Protids or proteins are biopolymers, are made up of large numbers of simple repetitive structural units (monomers). These units are amino acids. Only twenty amino acids are part of living matter. The combination and link by peptide bond give rise to the different proteins of living things. Hundreds of thousands of these amino acids may participate in the formation of large polymer molecule of a protein.
All proteins contain carbon, hydrogen, oxygen and nitrogen, and most also possess sulfur. Although there are slight variations in different proteins, the nitrogen content represents, on average, 16% of the total mass of the molecule, ie, each 6,25 g of protein contains 1 g of N.
The amino acid sequence of a protein is encoded in the gene (DNA portion) by the genetic code.
Most proteins fold into unique 3-dimensional structures. The shape into which a protein naturally folds is known as its native conformation.Although many proteins can fold unassisted, simply through the chemical properties of their amino acids, others require the aid of molecular chaperones to fold into their native states. Biochemists often refer to four distinct aspects of a protein’s structure:
- Primary structure: the amino acid sequence.
- Secondary structure: regularly repeating local structures stabilized by hydrogen bonds. The most common examples are the alpha helix, beta sheet and turns. Because secondary structures are local, many regions of different secondary structure can be present in the same protein molecule.
- Tertiary structure: the overall shape of a single protein molecule; the spatial relationship of the secondary structures to one another. Tertiary structure is generally stabilized by nonlocal interactions, most commonly the formation of a hydrophobic core, but also through salt bridges, hydrogen bonds, disulfide bonds, and even posttranslational modifications. The term “tertiary structure” is often used as synonymous with the term fold. The tertiary structure is what controls the basic function of the protein.
- Quaternary structure: the structure formed by several protein molecules (polypeptide chains), usually called protein subunits in this context, which function as a single protein complex.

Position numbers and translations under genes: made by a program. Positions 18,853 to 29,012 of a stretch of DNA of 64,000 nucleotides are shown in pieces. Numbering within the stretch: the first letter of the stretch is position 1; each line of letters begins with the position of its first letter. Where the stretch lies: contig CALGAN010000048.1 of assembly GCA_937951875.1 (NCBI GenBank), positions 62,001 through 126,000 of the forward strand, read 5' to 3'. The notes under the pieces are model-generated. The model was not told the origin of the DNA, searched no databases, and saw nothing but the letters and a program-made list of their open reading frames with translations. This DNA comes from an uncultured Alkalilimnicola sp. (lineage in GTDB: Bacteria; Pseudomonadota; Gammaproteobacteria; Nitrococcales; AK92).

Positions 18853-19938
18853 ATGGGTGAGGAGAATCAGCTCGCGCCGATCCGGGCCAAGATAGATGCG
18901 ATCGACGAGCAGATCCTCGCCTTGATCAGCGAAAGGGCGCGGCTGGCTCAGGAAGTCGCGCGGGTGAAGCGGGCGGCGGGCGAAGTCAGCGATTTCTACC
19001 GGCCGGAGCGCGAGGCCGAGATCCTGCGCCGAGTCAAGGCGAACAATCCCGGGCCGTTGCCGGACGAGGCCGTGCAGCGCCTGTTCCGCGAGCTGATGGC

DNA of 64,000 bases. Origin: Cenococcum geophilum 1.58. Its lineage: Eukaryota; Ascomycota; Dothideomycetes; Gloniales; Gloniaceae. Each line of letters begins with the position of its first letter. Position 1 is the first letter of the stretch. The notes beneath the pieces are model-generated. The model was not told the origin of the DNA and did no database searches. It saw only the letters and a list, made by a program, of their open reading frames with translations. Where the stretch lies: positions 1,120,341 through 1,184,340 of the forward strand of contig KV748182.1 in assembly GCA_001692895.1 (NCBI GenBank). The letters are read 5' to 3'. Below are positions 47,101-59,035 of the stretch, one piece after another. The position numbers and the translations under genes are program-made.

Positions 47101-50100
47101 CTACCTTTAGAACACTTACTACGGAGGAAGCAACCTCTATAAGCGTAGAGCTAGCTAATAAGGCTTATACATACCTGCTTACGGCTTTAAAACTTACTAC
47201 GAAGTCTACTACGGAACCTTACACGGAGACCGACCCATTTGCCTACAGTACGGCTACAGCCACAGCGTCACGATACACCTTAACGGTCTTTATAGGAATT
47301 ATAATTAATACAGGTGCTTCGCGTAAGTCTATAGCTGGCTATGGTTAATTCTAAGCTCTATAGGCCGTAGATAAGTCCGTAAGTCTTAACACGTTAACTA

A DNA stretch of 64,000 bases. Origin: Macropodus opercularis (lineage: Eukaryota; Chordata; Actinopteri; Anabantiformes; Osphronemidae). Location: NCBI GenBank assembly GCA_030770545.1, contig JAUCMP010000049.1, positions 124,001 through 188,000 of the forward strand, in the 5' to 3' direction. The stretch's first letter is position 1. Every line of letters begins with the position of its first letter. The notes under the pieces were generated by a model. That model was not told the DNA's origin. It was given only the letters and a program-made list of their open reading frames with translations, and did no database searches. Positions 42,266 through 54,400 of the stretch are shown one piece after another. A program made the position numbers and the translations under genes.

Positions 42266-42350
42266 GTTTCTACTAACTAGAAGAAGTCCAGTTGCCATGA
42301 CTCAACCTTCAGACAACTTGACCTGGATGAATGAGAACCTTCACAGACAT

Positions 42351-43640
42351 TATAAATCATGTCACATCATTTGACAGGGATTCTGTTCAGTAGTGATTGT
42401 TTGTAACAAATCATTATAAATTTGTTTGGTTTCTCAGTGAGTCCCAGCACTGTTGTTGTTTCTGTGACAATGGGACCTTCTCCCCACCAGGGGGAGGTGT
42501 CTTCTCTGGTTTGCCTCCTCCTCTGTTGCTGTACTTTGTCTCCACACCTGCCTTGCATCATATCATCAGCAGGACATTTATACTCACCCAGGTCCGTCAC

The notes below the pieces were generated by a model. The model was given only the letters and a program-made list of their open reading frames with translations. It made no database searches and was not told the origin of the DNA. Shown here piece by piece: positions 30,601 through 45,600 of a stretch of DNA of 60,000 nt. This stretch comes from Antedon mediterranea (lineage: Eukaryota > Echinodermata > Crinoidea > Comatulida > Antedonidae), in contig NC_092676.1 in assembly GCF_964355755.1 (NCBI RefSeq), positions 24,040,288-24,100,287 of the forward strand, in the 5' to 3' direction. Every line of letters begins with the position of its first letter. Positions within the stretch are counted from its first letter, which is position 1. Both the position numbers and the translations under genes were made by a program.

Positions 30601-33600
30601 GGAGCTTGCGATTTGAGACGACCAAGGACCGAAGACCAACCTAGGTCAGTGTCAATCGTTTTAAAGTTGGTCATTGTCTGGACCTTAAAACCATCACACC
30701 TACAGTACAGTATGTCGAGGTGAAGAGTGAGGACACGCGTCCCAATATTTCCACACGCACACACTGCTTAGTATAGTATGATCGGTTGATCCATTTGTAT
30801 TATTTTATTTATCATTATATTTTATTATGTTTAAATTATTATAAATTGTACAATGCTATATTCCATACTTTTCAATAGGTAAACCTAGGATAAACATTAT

All proteins perform elementary functions for cellular life, but each of them also has a more specific function in the face of our organization. Because of its functions can be classified into:
1. Catalysis: It consists of protein enzymes that are responsible for performing chemical reactions in a more quick and efficient. Processes that are critical to the body. For example pepsin, this enzyme is found in the digestive system degrade and are responsible for food.
2. Regulatory: Hormones are a class of proteins which help to have a balance between the functions performed by the body. Such is the case of the insulin regulates the glucose found in the blood.
3. Structural: This type of proteins whose function is to give strength and elasticity that allows the formation of tissue and other structures supporting. This is the case of the tubulin is in the cytoskeleton.
4. Defensive: They are responsible for defending the body. Glycoproteins that are responsible for producing immunoglobulins that defend the body against foreign bodies, or keratin that protects the skin as well as fibrinogen and prothrombin forming clots.
5. Transport: The function of these proteins is carried substances throughout the body where they are needed. Proteins such as hemoglobin which carries oxygen through the blood.
6. Receiving: This type of protein found in the cell membrane and perform the function of receiving signals for the cell to perform its function. Receiving the acetylcholine contraction signals to produce.
7. Nutritional functions. As in egg ovalbumin, or casein in milk.
Dietary sources of protein include meat, eggs, soy, grains, legumes and dairy products such as cheese or yogurt. Animal sources of proteins have 20 amino acids as well as vegetable sources, with cereals and legumes, possess the necessary amino acids total.
Different proteins have different levels of biological family for the human body. Many foods have been introduced to measure the rate of utilization and retention of proteins in humans. These include biological value, NPU (Net Protein Utilization), NPR (net protein ratio) and PDCAAS (Protein Digestibility Corrected Amino Acids Score), which was developed by the FDA to improve the PER (Protein Efficiency Ratio). These methods examine what proteins are more efficiently used by the body. Overall, they concluded that animal protein containing all essential amino acids (milk, eggs, meat) and soy protein are most valuable to the organization.